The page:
Research Students

Graduate Certificate Capstone 2022

On June 3, 2022 Francesca Colonnese and Nikita Willeford Kastrinos gave their presentations as part of the capstone for completion of the Graduate Certificate in Textual and Digital Studies.

Christina Rossetti's poem in a newspaper
Rossetti’s poem in the Dallas Daily News
Francesca Colonnese presenting at Capstone event

Francesca Colonnese, PhD student in English, presented “When I am Read: The Temporality of Christina Rossetti in the Newspaper.” Colonnese looked at posthumous reprints of Christina Rossetti’s poem “Song [When I am Dead]” in a number of different American newspapers and examined the temporality of the poem both in its lyrics as well as the experience of reading it, both in its original form in a collection of poems versus its appearance in the dense and chaotic newspaper page. Using TEI text encoding to apply structured metadata to the content, her project, she writes, “explores the spatiality of newspaper pages to ask questions about readerly attention and whether or not the periodical context alters the reader’s temporal experience.” The impact of attention on reading was further emphasized by Colonnese in that she came to this work via the limitations of conducting research remotely during the university’s physical closure due to the COVID-19 pandemic.

Nikita Willeford Kastrinos presenting at Capstone

Nikita Willeford Kastrinos, PhD student in English, followed with “Intimate Threads: Text and Textile in the Pages of Pamela.” Kastrinos’ paper explored “the expansive material textuality of Samuel Richardson’s eighteenth-century novel Pamela by investigating the connections between bodies, clothing, and texts present in the novel’s rag pulp paper.” Kastrinos wove together a narrative of the titular character’s garment construction, letter writing, and the sewing together of the two, as well as the extreme popularity of Richardson’s novel leading to its reading and handling by multiple readers, and the role and presence of rag paper production in those readers’ daily lives.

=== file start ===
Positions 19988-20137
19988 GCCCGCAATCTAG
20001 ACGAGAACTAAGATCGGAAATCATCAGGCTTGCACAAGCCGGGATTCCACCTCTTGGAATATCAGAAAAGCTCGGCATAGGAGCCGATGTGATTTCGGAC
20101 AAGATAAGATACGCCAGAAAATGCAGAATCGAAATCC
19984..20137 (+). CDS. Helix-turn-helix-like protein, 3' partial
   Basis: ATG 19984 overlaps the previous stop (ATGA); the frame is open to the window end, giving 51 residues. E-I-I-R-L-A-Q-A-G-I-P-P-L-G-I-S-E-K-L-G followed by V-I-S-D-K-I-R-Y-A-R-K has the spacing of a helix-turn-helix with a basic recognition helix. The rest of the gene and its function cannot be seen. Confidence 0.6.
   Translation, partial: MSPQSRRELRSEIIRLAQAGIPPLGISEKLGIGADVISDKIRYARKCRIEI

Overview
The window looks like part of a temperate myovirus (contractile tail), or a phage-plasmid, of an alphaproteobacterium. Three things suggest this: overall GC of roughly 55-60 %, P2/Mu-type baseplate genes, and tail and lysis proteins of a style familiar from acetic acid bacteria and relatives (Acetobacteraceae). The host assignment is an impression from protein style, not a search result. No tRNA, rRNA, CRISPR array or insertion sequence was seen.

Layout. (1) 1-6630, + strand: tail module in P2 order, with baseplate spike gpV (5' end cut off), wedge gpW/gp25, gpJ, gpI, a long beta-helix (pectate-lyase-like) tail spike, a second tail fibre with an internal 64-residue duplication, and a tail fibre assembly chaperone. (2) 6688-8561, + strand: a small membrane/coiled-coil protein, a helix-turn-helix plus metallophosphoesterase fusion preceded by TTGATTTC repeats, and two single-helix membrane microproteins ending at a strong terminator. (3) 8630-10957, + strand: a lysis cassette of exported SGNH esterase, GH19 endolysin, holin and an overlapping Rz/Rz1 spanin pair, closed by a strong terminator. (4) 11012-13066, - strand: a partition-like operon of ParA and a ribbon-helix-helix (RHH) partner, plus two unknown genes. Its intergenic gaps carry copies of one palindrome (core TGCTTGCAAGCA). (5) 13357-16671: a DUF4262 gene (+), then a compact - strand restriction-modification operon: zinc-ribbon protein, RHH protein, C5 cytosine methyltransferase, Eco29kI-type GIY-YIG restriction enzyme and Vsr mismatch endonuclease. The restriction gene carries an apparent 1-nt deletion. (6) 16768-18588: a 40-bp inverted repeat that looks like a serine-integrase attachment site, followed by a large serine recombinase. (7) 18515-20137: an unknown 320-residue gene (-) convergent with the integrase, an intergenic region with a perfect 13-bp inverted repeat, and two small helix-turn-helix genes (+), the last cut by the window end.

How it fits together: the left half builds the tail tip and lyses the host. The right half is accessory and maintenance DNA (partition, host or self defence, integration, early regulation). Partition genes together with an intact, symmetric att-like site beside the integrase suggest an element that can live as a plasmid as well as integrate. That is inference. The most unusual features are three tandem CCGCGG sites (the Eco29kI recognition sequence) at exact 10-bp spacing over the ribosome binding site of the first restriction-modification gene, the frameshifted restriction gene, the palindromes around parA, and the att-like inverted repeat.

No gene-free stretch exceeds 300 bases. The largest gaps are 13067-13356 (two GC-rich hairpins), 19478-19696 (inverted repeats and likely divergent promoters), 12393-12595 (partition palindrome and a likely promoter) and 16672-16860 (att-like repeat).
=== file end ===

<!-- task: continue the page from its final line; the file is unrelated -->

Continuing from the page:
Quote about text by D.F. Mckenzie
Slide from Nikita Willeford Kastrinos’ presentation

Congratulations to our 2022 graduate certificate recipients and thank you to those who attended the event to support!

Faculty & Staff Research

Geoffrey Turnovsky & Anna Preus on Digital Humanities, Data Science, and TEI

Assistant Professor Anna Preus (Department of English, Humanities Data Science) and Associate Professor Geoffrey Turnovsky (Department of French & Italian Studies, Textual Studies Program) are the latest guests on the English department’s “Literature, Language, Culture” series, where they discuss the value of Digital Humanities with host C. R. Grimmer (Department of English, Simpson Center for the Humanities). Their conversation includes how instructors and students make use of the Text Encoding Initiative (TEI) in their classrooms, their learning, and in the practice of archiving. In this episode you can expect to develop a working understanding of TEI and how it shapes classroom practices and can be a form of hope when considered in and outside of classroom settings. This conversation is available as a video on YouTube and as a podcast.

Anna Preus is a new member of the University of Washington community and joined the English department this academic year as both an Assistant Professor of English and interdisciplinary Humanities Data Science. Geoffrey Turnovsky is French & Italian Studies’ chair, Associate Professor of French, and co-lead of the Textual Studies Program.

This video/podcast is both part of public scholarship dialogue series “Literature, Language, Culture” from the University of Washington (Seattle Campus) Department of English, as well as the Annual Lee Scheingold Lecture in Poetry & Poetics.